New figures reveal Tesla made it into the top 10 most popular auto brands registered in NSW in the last quarter of 2019, while some American and Japanese mainstays suffered dipping sales that placed them at the bottom of the list.
Australians currently buy only a small percentage of electric vehicles (EVs), and the country as a whole has been branded a laggard in the adoption of zero emissions transport, a fact that makes Tesla’s meteoric rise in NSW into the top ten a significant feat.
The official data sourced from the NSW motor registry shines a light on the changing auto market, which in NSW saw an 8.4% drop in all car sales in 2019, according to the Federal Chamber of Automotive Industries (FCAI).
But not for electric vehicles. The data, which is based on increases (or decreases) in number of active registrations, and includes old models being deregistered, shows that at the end of 2019, there are now 1,971 more active electric vehicle registrations within the state compared to the end of 2018, 1,651 of which are all-electric passenger vehicles.
It also shows that seven in ten of those all-electric passenger vehicles were made by Tesla – a stunning percentage that reflects previous figures estimated by The Driven for nationwide EV sales.
This is doubly impressive – and encouraging for the adoption of electric vehicles – because the Model 3, of which some 3,000-4,000 vehicles have been delivered to customers nationwide, only arrived in Australia in August 2019.
Tesla was also the leader in terms of increasing sales, selling almost double of that from the previous year, followed only by MBC and Chinese-owned MG which saw a 70% increase in sales in NSW.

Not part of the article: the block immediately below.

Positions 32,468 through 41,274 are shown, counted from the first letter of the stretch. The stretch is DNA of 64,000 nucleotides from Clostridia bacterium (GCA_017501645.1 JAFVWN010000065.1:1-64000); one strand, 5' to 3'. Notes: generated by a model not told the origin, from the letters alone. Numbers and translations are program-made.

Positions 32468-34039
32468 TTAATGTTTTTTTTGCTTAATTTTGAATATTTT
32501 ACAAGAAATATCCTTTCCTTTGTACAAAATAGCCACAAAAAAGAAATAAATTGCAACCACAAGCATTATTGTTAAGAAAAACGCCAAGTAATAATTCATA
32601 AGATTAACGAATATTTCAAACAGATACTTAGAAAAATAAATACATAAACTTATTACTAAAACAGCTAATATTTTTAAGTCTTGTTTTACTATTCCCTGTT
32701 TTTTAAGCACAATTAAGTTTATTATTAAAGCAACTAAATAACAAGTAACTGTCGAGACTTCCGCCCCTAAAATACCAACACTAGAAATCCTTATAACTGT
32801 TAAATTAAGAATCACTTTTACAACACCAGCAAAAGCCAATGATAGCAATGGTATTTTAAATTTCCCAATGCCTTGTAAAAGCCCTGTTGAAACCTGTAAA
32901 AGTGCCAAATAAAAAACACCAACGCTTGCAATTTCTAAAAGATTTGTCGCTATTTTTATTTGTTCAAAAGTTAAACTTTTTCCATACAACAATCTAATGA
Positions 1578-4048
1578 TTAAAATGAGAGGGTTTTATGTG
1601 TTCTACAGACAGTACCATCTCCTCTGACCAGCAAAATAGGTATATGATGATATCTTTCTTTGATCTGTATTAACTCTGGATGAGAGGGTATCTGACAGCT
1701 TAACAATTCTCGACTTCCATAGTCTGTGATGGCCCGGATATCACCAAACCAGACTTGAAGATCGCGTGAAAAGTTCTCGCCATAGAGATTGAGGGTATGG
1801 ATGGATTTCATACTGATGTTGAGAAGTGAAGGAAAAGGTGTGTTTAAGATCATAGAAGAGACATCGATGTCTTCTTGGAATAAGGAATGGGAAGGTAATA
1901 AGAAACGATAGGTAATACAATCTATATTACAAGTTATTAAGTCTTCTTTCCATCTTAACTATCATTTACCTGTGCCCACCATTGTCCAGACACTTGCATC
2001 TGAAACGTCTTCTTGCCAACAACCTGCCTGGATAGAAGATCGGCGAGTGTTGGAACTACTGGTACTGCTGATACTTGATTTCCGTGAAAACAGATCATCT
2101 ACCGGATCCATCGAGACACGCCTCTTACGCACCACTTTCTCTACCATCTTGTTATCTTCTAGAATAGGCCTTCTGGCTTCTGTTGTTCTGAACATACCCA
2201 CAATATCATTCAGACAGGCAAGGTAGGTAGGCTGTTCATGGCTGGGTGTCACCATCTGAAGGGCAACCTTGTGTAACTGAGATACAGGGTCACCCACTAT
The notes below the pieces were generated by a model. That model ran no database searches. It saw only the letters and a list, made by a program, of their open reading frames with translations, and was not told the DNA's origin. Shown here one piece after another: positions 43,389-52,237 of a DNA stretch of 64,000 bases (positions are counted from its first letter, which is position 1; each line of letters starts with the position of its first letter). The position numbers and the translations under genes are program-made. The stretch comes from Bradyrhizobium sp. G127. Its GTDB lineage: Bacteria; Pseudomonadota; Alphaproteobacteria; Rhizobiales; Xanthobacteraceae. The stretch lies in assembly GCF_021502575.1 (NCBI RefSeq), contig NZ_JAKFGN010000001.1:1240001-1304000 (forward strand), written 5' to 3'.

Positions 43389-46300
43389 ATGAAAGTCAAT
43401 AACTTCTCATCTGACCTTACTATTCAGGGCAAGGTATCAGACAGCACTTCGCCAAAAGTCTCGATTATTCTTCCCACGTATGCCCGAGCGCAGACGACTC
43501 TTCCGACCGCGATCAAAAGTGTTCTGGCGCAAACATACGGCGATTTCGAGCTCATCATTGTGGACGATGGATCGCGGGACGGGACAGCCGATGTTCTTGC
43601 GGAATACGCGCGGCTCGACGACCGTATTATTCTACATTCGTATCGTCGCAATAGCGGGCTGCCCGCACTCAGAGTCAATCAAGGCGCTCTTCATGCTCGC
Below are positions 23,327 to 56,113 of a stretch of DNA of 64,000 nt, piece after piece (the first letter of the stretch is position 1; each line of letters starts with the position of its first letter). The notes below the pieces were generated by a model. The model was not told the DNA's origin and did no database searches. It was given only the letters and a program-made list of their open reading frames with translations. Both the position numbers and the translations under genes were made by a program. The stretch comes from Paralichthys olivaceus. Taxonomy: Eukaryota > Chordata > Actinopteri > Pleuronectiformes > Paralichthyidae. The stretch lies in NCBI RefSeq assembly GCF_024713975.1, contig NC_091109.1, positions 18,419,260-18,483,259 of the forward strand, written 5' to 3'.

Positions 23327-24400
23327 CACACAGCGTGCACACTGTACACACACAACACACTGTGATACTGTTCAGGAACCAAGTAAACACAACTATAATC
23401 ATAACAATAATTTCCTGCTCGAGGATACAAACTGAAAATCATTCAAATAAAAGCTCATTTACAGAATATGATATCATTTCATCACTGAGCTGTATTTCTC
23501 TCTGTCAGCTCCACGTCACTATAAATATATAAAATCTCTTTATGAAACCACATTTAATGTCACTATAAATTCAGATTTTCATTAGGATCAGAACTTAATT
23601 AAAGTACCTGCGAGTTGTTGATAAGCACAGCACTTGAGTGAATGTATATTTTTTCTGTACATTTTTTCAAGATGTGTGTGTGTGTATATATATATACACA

Since 2018, the number of active Tesla registrations have jumped from 1,300 vehicles sold in NSW since the introduction of its flagship premium Model S sedan and premium Model X electric SUV, to almost 2,500 – almost all of those in the third and fourth quarters.
While the fourth quarter jump propelled Tesla into the top 10 for those three months, for the whole year its position climbed to 15th position in the most popular brands in NSW in 2019, a ranking that is sure to be challenged in 2020 once there is a full twelve months Model 3 sales under Tesla’s belt.
Exact figures for Tesla sales can be difficult to obtain, since the Californian carmaker does not report to local sales the FCAI, and although there is no model breakdown, it is all but certain that the majority of extra active Tesla vehicle registrations for 2019 in NSW are now the more affordable Model 3 vehicles.
Plug-in hybrid vehicle (PHEV) sales also saw a surge in interest in NSW in 2019, with 9,443 active registrations compared to 2018 YoY across all segment, 6,895 of which are passenger vehicles.
In total, there are now 43,258 active PHEV vehicles registrations in NSW – 36,215 of which are passenger vehicles.
The shift in buying behaviour towards electric vehicles echoes analysis by market research firm Roy Morgan which shows that nationwide there has been a massive surge in interest in EVs.
This is potentially bad news for carmakers who do not establish a presence in the electric vehicle market, or which are not perceived by their audience as a brand that can “do electric”.
The most recent fall out of this is Holden, the operations of which US carmaker GM yesterday announced it would shut down by June 2021 as it looks to develop electric and autonomous vehicles.
In fact, it was Holden that saw the largest fall in active registrations (-26,673), followed by Ford (-16,506), Mitsubishi (-6,640), Toyota (-5,848), and Nissan (-4,442).
This article has been updated to more accurately describe the data which refers to the number of active registrations compared to previous periods.
Bridie Schmidt is lead reporter for The Driven, sister site of Renew Economy. She specialises in writing about new technology and has been writing about electric vehicles for two years. She has a keen interest in the role that zero emissions transport has to play in sustainability and is co-organiser of the Northern Rivers Electric Vehicle Forum.